At 4:20 in the morning, two armed men knock on the door of a trailer, struggle with its occupant, and end up shooting him in the kneecap before fleeing. The police interview the victim and his girlfriend at the trailer after the shooting. The girlfriend "seems evasive". The police are shocked -- shocked, I tell you -- to find (after searching the trailer) methamphetamine and a pipe with burnt residue. Who could believe that someone who lives in a trailer in rural Idaho and uses methamphetamine?
The police officers, not being idiots, come to the conclusion that the 4:20 a.m. forced entry into a trailer that contains methamphetamine might not have been random. So the police use an undercover cop to make a controlled buy from the girlfriend of the shooting victim at the trailer later that same day; i.e., promptly after her boyfriend's been shot. And the girlfriend, being an idiot, makes the sale.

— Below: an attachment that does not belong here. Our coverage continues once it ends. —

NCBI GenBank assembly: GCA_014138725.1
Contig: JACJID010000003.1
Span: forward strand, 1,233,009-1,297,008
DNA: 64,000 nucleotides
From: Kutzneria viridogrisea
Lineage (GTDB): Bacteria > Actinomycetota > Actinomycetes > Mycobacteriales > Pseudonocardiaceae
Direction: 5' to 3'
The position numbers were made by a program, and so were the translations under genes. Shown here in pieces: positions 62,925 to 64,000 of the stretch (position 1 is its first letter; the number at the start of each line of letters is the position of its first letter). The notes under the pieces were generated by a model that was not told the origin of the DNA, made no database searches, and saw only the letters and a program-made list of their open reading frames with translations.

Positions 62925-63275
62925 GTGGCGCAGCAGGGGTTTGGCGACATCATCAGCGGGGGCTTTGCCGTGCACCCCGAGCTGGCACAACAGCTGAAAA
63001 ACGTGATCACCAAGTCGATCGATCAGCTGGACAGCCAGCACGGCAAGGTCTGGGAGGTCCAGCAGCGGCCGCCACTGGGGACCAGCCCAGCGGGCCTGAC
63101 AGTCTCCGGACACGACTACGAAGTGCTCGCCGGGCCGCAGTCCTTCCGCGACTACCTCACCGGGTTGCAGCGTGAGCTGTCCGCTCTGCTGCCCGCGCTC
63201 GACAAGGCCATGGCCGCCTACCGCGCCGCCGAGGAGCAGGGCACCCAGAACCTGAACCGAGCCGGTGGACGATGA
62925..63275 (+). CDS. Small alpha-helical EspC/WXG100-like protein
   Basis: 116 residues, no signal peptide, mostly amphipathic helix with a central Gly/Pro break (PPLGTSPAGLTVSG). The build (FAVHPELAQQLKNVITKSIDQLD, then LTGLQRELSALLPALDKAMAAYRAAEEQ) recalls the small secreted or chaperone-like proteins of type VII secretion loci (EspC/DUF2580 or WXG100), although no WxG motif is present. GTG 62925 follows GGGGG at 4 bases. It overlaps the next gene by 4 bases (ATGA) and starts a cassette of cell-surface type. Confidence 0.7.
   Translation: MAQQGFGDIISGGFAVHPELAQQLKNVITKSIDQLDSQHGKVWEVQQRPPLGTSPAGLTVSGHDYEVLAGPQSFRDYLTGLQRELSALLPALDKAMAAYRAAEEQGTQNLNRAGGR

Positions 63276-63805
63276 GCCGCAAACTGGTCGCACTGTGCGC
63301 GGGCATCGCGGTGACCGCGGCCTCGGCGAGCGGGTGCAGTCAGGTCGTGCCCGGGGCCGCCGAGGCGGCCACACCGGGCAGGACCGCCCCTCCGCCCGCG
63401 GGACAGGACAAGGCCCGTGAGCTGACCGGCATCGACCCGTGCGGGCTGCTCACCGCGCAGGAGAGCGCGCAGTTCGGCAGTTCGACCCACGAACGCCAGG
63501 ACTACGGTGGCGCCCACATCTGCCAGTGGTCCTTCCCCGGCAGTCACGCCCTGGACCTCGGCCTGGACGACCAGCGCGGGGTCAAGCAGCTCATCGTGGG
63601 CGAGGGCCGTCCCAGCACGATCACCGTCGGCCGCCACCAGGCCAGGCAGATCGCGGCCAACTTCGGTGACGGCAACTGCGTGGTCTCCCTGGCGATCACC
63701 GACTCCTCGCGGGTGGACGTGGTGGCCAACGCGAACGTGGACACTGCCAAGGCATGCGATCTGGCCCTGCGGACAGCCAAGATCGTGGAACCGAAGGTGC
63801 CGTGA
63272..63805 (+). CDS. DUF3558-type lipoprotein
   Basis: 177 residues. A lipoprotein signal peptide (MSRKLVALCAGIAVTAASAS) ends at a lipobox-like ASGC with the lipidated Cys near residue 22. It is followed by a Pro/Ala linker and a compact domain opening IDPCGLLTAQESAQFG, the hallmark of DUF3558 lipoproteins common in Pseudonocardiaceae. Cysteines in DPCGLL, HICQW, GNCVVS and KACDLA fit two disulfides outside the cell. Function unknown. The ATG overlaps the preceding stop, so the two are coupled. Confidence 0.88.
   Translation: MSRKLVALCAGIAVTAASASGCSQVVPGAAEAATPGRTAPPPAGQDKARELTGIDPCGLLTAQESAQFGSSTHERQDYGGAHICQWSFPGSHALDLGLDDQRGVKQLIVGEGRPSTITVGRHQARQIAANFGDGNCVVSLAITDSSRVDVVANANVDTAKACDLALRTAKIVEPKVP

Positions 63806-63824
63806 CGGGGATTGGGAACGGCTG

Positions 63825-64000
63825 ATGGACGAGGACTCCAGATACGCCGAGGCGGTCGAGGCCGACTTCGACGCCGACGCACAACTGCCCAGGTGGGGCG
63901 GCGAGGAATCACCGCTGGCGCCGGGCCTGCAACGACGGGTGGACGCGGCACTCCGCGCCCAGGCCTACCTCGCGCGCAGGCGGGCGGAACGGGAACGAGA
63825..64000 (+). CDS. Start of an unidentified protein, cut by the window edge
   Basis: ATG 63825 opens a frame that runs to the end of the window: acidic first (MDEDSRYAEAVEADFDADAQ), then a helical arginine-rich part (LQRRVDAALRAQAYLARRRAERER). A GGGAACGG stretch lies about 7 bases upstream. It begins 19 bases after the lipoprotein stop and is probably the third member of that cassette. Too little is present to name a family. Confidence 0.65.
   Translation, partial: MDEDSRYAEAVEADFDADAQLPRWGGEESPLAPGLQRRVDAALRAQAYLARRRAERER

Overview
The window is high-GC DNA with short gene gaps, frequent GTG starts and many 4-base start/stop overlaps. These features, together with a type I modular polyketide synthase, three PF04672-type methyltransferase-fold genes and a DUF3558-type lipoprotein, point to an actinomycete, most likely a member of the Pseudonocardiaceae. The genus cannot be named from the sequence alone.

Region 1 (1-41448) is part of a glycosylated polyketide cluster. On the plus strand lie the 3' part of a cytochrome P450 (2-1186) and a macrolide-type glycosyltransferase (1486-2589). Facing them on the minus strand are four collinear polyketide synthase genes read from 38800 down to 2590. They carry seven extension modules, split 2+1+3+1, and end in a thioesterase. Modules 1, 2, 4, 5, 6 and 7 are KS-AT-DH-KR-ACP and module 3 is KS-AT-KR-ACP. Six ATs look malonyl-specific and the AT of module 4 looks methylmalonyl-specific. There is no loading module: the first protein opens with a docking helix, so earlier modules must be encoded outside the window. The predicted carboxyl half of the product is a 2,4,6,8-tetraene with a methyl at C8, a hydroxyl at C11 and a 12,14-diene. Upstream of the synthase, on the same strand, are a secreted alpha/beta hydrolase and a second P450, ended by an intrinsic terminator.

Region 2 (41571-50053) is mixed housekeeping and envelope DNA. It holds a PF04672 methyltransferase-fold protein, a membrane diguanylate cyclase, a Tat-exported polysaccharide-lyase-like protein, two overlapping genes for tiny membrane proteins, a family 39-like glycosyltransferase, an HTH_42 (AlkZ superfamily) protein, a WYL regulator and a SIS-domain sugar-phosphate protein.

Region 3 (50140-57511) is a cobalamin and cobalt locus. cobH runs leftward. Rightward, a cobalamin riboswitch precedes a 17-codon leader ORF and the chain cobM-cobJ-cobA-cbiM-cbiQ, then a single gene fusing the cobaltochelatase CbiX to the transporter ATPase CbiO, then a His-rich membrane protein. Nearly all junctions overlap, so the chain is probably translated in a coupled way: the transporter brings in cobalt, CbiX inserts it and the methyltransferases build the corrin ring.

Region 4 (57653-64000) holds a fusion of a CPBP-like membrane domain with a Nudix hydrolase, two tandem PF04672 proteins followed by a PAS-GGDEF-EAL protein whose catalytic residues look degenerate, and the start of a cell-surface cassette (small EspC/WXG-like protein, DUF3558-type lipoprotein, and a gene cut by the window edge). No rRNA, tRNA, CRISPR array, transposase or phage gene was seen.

Which, not surprisingly, leads to a more than a little pressure being applied on the girlfriend to help the police. There's ultimately a search warrant, the discovery of a shotgun in the home of a felon, etc. etc.
Your typical day.
In the Ninth Circuit, the question is whether the warrant's valid. Judge Christen writes the majority opinion. Judge Gould dissents. Guess which side think's the warrant's okay?
The majority says it is. Judge Gould says it isn't.